FIGS. 4 a4 d show further details of PLD 100 of FIG. 1, and, in particular, illustrate control and switching circuitry coupled to data register 400 to accomplish the shifting of configuration data illustrated in FIGS. 2–3 for normal and redundant modes in logic array rows Rn+6 thru Rn+13.

Referring to FIG. 4 a, programming circuitry includes data register 400 and switching circuitry 300. Shift register DRA 410 of data register 400 includes shift segments 415. Each shift segment 415 includes shift elements 416 for holding configuration bits for programming configuration elements 101 (configuration elements 101 are referenced in FIG. 1 and accompanying text). Each shift segment 415, when loaded, holds configuration data for a corresponding logic array row (e.g. Rn+7, Rn+8, etc.). With reference to the grid of configuration elements (comprising configuration elements 101), data corresponding to one frame is held by register DRA 410 at a particular time. As previously described in the context of FIG. 1, after a frame of data is shifted into DRA 410, the data is then parallel loaded into register DRB 420 as indicated by the arrows in FIG. 4 a between register DRA 410 and register DRB 420 for subsequent loading in the core grid of configuration elements.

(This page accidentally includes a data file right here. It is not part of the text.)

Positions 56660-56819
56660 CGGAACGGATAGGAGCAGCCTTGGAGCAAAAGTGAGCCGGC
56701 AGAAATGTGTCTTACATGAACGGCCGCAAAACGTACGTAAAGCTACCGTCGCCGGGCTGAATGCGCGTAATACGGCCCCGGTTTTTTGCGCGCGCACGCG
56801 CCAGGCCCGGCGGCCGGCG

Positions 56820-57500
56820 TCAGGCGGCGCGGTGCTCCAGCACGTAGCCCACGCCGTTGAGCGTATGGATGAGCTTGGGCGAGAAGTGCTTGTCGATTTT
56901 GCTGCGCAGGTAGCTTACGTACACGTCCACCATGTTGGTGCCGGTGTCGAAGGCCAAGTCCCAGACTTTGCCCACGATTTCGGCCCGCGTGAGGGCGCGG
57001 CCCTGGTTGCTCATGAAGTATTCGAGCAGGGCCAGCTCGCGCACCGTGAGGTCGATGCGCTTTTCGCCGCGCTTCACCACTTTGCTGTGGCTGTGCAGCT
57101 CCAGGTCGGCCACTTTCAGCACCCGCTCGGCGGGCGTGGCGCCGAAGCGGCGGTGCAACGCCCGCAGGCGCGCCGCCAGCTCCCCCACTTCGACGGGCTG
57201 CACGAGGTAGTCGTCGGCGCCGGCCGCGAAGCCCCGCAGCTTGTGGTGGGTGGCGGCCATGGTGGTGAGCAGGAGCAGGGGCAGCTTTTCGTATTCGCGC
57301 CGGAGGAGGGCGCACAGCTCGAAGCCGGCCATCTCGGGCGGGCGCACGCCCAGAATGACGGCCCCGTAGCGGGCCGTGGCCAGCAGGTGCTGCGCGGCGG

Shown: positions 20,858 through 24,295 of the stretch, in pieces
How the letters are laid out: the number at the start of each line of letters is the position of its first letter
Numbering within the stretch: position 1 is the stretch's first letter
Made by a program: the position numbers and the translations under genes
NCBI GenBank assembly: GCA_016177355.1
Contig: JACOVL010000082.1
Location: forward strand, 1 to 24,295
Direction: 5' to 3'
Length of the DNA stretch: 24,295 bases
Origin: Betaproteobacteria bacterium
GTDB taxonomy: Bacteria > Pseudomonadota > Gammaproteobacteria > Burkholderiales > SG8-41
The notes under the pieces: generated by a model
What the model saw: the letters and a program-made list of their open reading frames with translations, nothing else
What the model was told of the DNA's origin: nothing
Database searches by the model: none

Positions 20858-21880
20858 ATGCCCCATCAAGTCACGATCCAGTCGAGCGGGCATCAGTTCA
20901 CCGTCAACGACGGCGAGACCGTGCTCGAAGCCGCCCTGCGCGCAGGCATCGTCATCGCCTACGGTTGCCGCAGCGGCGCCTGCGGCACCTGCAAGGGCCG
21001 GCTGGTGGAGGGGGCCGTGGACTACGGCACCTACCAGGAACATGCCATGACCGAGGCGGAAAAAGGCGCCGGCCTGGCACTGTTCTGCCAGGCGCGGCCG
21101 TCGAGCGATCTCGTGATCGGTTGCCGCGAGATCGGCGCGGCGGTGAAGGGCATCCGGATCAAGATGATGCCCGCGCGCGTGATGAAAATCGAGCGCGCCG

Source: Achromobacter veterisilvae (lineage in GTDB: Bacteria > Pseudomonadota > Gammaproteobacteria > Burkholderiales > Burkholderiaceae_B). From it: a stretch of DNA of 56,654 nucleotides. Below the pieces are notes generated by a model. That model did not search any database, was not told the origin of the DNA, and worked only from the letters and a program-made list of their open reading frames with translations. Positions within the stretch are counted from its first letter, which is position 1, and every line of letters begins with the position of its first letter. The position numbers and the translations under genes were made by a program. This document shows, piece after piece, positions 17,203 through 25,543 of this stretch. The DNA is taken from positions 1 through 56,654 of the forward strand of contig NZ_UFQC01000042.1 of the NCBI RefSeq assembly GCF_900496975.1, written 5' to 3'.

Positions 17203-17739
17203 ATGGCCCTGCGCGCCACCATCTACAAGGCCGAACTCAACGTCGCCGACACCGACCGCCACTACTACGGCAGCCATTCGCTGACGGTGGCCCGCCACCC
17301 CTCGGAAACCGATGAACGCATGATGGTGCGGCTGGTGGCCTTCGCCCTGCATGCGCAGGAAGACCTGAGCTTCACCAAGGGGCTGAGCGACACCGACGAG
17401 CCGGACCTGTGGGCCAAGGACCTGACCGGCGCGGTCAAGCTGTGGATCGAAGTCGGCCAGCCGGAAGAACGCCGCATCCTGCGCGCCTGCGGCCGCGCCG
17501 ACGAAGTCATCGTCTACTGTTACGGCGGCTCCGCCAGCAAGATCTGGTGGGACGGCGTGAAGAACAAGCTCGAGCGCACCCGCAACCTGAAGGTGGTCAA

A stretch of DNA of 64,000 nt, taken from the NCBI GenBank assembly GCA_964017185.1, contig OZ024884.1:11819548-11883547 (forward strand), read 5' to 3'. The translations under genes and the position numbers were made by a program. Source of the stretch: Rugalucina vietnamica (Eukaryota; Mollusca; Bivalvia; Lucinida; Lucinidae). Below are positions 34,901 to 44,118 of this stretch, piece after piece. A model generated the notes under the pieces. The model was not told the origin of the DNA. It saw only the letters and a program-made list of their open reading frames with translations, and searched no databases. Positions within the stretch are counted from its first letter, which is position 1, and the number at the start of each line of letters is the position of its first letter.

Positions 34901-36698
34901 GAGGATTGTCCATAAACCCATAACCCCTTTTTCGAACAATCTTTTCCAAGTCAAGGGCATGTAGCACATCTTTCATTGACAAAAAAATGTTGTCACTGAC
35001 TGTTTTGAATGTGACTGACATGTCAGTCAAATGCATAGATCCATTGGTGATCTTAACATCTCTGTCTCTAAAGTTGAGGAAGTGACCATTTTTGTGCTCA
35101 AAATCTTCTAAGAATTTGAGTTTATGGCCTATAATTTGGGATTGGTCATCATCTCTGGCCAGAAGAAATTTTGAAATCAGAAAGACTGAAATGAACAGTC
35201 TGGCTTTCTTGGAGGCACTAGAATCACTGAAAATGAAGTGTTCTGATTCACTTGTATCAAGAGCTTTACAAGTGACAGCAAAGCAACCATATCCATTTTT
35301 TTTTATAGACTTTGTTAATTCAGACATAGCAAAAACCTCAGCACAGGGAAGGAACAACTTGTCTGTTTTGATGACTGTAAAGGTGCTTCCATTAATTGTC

Continuing with the description of FIG. 4 a, switching circuitry 300 is coupled to shift segments 415 of register DRA 410. Exemplary switching circuitry 300 includes muxes 310. Muxes 310 include data inputs 310 in-1 and 310 in-2 and control input 310 c. Each mux 310 receives a redundancy control signal RD_CTRL1 a from a redundancy control logic circuit 250. Each RD_CTRL1 a signal controls a mux 310 to select either (i) input 310 in-1 or (ii) input 310 in-2. Each RD_CTRL2 a signal controls a shift segment 415 to either clear or not clear its data. When cleared, a shift segment 415 is filled with “0” values. Such a clear is consistent with effectively bypassing programming of that row. (Such a clear function can be implemented by a variety of alternative circuits not separately shown that are coupled to a shift segment 415 and responsive to signal RD_CTRL2 a. Other alternatives are possible as well, e.g., applying a clear function to a corresponding portion of DRB 420, or modifying muxes 310 to add a third input tied to a ground value to be selected for row bypass, to cite just two alternatives; many other such alternatives will be apparent to those skilled in the art). Thus, together, signals RD_CTRL1 a and RD_CTRL2 a are used to implement three options with respect to a shift segment 415's receipt of data: (i) receive data from the shift segment 415 corresponding to the immediately preceding row (effected by controlling the corresponding mux 310 to select its input 310 in-1) (ii) receive data from the shift segment 415 corresponding to the row preceding the immediately preceding row (effected by controlling the corresponding mux 310 to select its input 310 in-2) or (iii) receive “0”s to implement a row bypass (effected by clearing the elements 416 of the shift segment 415).